Eastern Meadowlark

From Ohio History Central
Eastern Meadowlark.jpg


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Scientific Name: Sturnella magna
Habitat: Grasslands, pastures, hayfields, and highway right-of ways.
Adult Weight: 3.25 - 4.5 oz.
Adult Body Length: 8.5 - 11 inches
Nesting Period: April - August
Clutch Size: 3 - 5
Foods: Primarily insects such as grasshoppers, crickets, beetles, ants, spiders and wasps. In winter, they will eat grains and weed seeds.


The meadowlark is in the blackbird family. It can easily be identified by it yellow breast and black V-shaped breast band. It nests on the ground in domed nests, hidden in the grass. It is considered a great friend to farmers because of the insects they eat.



The Eastern meadowlark originally lived, in small numbers, in the prairies of western Ohio.

19th Century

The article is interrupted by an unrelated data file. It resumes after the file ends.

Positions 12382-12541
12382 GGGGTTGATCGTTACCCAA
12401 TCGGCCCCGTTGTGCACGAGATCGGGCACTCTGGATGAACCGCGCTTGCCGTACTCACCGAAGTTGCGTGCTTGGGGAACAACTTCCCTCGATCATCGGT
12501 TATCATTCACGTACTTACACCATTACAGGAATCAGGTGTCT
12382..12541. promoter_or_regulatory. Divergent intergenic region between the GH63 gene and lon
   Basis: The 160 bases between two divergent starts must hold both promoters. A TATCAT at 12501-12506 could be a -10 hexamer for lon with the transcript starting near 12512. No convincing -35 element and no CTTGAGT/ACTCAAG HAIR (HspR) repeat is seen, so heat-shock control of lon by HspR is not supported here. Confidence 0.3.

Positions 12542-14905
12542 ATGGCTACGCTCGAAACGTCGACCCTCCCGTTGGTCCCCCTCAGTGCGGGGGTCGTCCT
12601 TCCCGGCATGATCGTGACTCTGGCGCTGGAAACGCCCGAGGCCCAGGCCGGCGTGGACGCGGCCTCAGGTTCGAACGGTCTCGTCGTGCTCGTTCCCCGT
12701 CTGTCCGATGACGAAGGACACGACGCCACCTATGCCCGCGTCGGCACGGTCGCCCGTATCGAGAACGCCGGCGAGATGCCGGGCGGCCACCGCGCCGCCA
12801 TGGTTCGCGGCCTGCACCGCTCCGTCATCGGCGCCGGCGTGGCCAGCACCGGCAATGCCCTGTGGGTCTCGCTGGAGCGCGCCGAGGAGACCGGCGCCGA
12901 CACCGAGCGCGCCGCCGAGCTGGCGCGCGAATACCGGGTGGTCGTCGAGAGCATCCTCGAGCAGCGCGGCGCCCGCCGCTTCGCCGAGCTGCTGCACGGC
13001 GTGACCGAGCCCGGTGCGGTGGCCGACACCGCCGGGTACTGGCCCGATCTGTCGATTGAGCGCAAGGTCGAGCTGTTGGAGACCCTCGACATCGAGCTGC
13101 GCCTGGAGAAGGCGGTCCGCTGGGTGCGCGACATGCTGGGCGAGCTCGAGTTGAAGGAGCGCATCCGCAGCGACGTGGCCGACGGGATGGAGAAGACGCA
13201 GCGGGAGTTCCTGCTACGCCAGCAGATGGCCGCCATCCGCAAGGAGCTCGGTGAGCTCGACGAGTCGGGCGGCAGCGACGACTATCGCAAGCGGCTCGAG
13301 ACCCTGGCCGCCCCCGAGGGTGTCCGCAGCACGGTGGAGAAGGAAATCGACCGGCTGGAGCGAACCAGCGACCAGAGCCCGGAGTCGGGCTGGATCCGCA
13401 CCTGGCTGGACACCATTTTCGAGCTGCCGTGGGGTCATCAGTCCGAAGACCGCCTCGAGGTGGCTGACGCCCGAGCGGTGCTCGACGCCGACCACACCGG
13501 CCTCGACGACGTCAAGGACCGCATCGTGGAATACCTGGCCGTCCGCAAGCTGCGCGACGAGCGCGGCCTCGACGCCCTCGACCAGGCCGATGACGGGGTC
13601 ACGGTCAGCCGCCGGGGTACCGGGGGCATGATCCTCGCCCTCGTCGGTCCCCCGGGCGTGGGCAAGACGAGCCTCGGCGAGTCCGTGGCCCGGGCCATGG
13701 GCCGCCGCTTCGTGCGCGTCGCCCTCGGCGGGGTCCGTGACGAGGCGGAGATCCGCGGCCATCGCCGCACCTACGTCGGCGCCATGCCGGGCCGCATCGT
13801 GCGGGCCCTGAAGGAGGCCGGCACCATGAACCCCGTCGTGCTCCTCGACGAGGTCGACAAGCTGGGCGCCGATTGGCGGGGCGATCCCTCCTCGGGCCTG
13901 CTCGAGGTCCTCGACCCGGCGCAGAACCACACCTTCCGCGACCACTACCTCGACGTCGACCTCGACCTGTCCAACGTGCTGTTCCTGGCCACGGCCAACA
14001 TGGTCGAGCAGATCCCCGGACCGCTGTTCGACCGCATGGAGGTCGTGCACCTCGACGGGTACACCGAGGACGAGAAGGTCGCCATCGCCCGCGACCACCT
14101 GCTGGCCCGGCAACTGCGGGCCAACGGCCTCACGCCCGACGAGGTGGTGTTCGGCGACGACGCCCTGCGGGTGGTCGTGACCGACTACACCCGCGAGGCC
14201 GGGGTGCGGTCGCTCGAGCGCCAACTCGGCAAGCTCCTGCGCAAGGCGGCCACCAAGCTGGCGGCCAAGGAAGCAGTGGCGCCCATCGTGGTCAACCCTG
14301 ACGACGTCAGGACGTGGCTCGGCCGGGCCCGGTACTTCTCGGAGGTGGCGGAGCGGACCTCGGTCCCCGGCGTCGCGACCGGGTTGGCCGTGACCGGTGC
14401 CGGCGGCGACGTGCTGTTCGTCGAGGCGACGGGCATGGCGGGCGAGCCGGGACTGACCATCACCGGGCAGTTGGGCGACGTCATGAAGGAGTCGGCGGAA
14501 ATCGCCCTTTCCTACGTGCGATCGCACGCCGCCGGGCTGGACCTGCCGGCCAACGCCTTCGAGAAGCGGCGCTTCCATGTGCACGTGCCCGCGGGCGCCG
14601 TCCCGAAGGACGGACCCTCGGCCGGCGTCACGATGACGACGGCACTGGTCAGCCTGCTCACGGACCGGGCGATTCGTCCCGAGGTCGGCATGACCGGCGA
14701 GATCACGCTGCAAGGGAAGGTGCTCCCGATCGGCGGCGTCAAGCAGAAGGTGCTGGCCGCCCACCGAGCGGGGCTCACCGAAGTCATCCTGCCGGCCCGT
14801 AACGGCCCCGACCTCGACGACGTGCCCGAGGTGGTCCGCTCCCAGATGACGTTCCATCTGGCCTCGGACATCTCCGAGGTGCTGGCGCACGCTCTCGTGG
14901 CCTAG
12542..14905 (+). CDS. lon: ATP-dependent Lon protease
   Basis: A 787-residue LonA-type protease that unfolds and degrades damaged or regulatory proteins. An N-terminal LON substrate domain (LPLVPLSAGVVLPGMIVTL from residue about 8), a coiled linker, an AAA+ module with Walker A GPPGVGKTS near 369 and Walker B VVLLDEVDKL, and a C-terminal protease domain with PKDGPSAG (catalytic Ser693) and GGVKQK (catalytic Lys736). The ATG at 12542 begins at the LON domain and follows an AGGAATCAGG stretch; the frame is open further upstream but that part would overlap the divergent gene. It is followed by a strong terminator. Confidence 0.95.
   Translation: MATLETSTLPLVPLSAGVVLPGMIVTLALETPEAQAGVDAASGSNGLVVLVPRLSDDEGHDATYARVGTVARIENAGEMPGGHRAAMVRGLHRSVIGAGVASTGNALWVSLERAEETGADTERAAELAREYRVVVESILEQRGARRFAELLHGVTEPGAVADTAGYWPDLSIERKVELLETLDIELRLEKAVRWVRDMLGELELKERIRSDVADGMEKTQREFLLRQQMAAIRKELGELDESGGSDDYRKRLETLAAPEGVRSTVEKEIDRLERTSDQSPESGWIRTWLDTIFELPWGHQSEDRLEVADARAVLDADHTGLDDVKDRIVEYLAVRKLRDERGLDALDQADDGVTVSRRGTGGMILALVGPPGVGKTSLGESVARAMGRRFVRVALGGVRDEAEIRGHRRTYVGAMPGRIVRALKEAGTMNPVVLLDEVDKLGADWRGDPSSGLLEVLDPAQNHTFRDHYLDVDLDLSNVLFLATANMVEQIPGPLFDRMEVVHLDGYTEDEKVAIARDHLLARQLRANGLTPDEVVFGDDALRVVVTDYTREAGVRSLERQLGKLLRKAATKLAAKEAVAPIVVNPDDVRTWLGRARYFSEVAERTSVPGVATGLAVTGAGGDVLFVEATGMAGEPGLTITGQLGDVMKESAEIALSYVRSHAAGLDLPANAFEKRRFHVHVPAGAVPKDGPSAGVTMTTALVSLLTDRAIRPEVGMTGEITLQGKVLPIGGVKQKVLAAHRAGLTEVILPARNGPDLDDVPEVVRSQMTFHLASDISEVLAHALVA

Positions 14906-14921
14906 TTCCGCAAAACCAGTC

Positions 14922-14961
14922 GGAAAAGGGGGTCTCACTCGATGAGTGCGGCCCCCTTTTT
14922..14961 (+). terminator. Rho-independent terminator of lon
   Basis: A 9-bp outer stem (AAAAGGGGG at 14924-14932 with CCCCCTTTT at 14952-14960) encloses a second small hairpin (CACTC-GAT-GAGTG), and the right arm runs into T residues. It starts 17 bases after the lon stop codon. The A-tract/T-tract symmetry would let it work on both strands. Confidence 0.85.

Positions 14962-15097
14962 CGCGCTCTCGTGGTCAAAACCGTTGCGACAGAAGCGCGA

As virgin forests were replaced by small farm fields, meadowlark quickly expanded their range across Ohio. By the mid-1800s, they were common to abundant in the state during the summer.

20th Century

In the 1930s and 40s, grasslands began to be turned into croplands. This steady loss of habitat caused meadowlark populations to decline. This was not the only reason. An increase in the number of times hayfields were mowed, resulting in destroyed nest, and severe winters were important factors in the decline of breeding populations.

Today they are still common, migrating south from September to mid-November and returning in early March.

See Also


  1. Peterjohn, John. The Birds of Ohio; Indiana University Press, Bloomington, IN; 1989.